|Publication number||US4785237 A|
|Application number||US 07/045,207|
|Publication date||Nov 15, 1988|
|Filing date||May 4, 1987|
|Priority date||Dec 13, 1984|
|Publication number||045207, 07045207, US 4785237 A, US 4785237A, US-A-4785237, US4785237 A, US4785237A|
|Inventors||Mason F. Cox|
|Original Assignee||Monroe Electronics, Inc.|
|Export Citation||BiBTeX, EndNote, RefMan|
|Patent Citations (9), Referenced by (23), Classifications (16), Legal Events (5)|
|External Links: USPTO, USPTO Assignment, Espacenet|
This application is a continuation of application Ser. No. 681,297, filed 12/13/84.
The present invention relates to the field of bootstrapping circuits for amplifiers, and more particularly, to preamplifier circuits used with electrical fieldmeters, especially those meters with vibrating capacitor detectors.
One use of amplifiers, especially preamplifiers, is to increase the input impedance of a circuit. Certain electrical fieldmeters that contain vibrating capacitor detectors use preamplifiers for this purpose because a high input impedance allows most of the detected signal from the vibrating capacitor detector to be received by the remainder of the detection circuitry coupled to the preamplifier. Vibrating capacitor detectors are described in U.S. Pat. No. 3,611,127 to Vosteen and a paper by Mr. Vosteen entitled "D.C. Electrostatic Voltmeters And Fieldmeters" presented at the 9th Annual Meeting of IEEE-Industry Application Society (October, 1974). Both the patent and the article are incorporated herein by reference.
In vibrating capacitor detectors, an electromechanical driver vibrates an electrode adjacent an aperture in order to measure a surrounding electric field, for example, from a charged surface under measurement located near the aperture. Both the Vosteen patent and the article show such a detector as well as the use of feedback to drive the detector shield to the same potential as the electrode. This feedback creates an essentially zero field condition which does not disturb the charge distribution on the surface under measurement.
Prior attempts to increase the input impedance of circuitry coupled to a vibrating capacitor electrode have used techniques referred to as "AC bootstrapping" techniques. FIG. 1 shows an example of one such bootstrapping technique where the vibrating capacitor detector includes a vibrating electrode 1 and a driven shield 2 to detect the electric potential on a surface under measurement 10.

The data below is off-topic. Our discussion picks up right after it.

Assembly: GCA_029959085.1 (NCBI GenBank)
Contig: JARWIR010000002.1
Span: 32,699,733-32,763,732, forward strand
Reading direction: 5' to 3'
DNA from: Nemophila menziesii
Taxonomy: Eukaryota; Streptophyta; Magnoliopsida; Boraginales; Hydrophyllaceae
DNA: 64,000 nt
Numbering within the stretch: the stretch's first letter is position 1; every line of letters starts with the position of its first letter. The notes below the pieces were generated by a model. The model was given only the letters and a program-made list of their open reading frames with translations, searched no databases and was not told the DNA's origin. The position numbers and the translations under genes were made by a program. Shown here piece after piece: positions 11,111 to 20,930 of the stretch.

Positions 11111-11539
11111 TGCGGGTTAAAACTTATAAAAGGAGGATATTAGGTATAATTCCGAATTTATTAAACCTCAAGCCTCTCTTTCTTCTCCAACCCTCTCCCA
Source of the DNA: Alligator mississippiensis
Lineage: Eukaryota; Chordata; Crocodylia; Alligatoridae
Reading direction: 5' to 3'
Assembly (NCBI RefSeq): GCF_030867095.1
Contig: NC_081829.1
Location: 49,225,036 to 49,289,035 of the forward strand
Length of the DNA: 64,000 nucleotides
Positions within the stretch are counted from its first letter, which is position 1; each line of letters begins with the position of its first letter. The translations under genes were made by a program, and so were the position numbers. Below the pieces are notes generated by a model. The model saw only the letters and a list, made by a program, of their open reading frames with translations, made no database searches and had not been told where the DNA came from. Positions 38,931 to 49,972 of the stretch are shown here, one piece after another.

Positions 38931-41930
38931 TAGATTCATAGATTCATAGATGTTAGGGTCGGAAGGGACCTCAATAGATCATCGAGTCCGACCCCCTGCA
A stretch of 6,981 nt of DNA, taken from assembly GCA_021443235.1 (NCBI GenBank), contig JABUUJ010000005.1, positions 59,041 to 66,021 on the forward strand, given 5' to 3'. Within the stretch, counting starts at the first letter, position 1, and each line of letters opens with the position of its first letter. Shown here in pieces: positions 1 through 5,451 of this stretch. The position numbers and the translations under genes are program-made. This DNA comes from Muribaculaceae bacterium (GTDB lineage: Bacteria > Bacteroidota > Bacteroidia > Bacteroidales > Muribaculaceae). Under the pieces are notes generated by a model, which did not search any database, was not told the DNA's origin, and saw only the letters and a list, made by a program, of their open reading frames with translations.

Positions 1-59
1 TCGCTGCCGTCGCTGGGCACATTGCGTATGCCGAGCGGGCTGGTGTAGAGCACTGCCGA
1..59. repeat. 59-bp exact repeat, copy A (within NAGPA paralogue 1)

Oscillator 20 drives a coil which vibrates electrode 1 at a prescribed frequency, typically 700 Hz. The voltage induced on electrode 1 is one input to a preamplifier circuit which includes an LM741-type operational amplifier 30 (i.e., a high impedance type) configured as a voltage follower. The output of amplifier 30 is protected by zener diodes 33 and 34 which are connected in series and with opposing polarities between the output of operational amplifier 30 and ground. The values of the zener diodes depend on the supply voltage. For example, 11 volt zeners would be used for a 15 volt supply voltage.
Resistances R1-R3 and capacitor C1 provide AC bootstrapping. R2 and R3 are connected in series between ground and the noninverting input of operational amplifier 30. That input is also connected to vibrating electrode 1. R1 and C1 are connected in series between the output of amplifier 30 and the junction of resistors R2 and R3. The values of resistors R1-R3 and C1 are chosen to maximize the input impedance of the preamplifier at the frequency of interest, i.e. oscillator 20's frequency.
This type of A.C. bootstrapping was designed to maximize the transmission of signals at the desired (i.e., oscillator) frequency and to minimize the interference from signals at other frequencies. AC bootstrapping was also used to circumvent the disadvantages of voltage offset that occurred when the preamplifier's input impedance was increased by increasing D.C. resistance. For example, leakage currents inherent in operational amplifiers will flow through a resistance at the input of an operational amplifier and create undesirable offset voltages; the higher the resistance, the higher the offset.
AC bootstrapping, however, has several problems, including a lack of stability. The circuit in FIG. 1 is highly tuned. Stray signals may cause it to resonate at the tuned frequency even when there is no voltage change on the surface under test. The result is improper detection of fields and false alarms if the system is used as an alarm circuit. Furthermore, resistances R2 and R3 still cause undesirable voltage offsets and, at the tuned frequency, both the noise and the signal are amplified making it difficult to improve signal/noise ratios.
One object of the present invention is to increase an amplifier's input impedance without increasing its offset voltage.
Another object of the invention is an amplifier with a better signal/noise ratio than one employing AC bootstrapping.
A further object of the invention is an electric fieldmeter with high accuracy and stability.
The present invention overcomes the problems of the prior art and achieves the objects listed above by a DC bootstrapping technique. To achieve the objects, and in accordance with the purposes of the invention, as embodied and as broadly described herein, the amplifier circuit of this invention comprises an AC amplifier having input and output terminals, and means coupled between those input and output terminals for integrating the voltage at the output terminal of the amplifier and for feeding the result of that integration to the input terminal to counteract DC offset of the amplifier circuit.
The accompanying drawings, which are incorporated in and which constitute a part of this specification, illustrate preferred embodiments of this invention and, together with the description, explain the principles of this invention.
FIG. 1 depicts a prior art amplifier which uses AC bootstrapping;
FIG. 2 shows an embodiment of an amplifier having D.C. bootstrapping in accordance with this invention;
FIG. 3 shows another embodiment of this invention; and
FIG. 4 shows an electric fieldmeter according to this invention.